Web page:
Indulging this confusion leads to political opportunism and sectarianism, bad relations with other revolutionaries, ignoring all external criticism and placing the needs of the leadership higher than those of the membership and of the membership higher than those of the mass movement.
In internationalist solidarity work we build the unity of the people across borders and against the same or different enemies than those against which we are struggling.
One feature observed in a number of organisations where the leadership is moving towards betrayal is a reduction or elimination of such work.
To those in our ranks seeking an accommodation with imperialism and capitalism, those internationalist solidarity alliances are either a) unimportant or b) a hindrance to the alternative reactionary alliances to which they aspire.
The latter was very much the case with the Provisionals’ attitude to US imperialism. For decades, their leadership maintained apparently mutually-contradictory positions on what is the biggest imperialist superpower in the world.
On the one hand, for example, there could be involvement in solidarity with Cuba against the US economic blockade and, in the past, against US sabotage and terrorism against the Sandinista regime in Nicaragua.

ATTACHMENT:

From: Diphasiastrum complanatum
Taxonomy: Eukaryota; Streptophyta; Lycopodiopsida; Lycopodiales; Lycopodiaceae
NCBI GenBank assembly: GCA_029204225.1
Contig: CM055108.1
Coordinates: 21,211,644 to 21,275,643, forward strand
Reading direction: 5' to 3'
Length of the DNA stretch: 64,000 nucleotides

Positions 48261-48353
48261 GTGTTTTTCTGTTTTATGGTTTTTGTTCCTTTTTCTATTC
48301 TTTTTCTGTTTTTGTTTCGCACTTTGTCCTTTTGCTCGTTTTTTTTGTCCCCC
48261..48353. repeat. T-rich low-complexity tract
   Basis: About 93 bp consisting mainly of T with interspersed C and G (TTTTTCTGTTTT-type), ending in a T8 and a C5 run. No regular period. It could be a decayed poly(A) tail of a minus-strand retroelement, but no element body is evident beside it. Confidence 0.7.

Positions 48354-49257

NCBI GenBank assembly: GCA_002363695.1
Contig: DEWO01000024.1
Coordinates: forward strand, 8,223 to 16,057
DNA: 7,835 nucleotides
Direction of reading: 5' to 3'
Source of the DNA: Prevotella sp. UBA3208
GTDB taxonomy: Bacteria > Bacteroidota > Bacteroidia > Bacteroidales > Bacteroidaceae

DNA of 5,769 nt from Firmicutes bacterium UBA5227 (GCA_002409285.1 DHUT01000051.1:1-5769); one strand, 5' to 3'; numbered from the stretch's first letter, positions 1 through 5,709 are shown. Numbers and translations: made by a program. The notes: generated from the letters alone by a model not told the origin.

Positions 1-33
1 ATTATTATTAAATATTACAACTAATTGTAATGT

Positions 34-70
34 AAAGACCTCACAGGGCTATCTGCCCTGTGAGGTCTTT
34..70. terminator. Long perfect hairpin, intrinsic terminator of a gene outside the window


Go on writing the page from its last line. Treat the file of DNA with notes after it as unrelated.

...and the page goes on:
On the other hand, the leadership sought the support of the US elite against British colonialism, which is occupying a part of Ireland and against which the movement was waging, in that colony, an armed and popular struggle.
Seeking support from the US imperialist elite entailed distancing from left-wing Irish USA and dropping support for even long-term inmates of US jails, such as American Indian Leonard Peltier and Black American Mumia Abu Jamal, arising out of popular struggles inside the US.2
Another warning sign is the founding of unprincipled alliances with other organisations in struggle. For example, although it is correct to have a position of support for the Palestinian people, that should not necessarily bind us to exclusively support the fighters of one organisation only.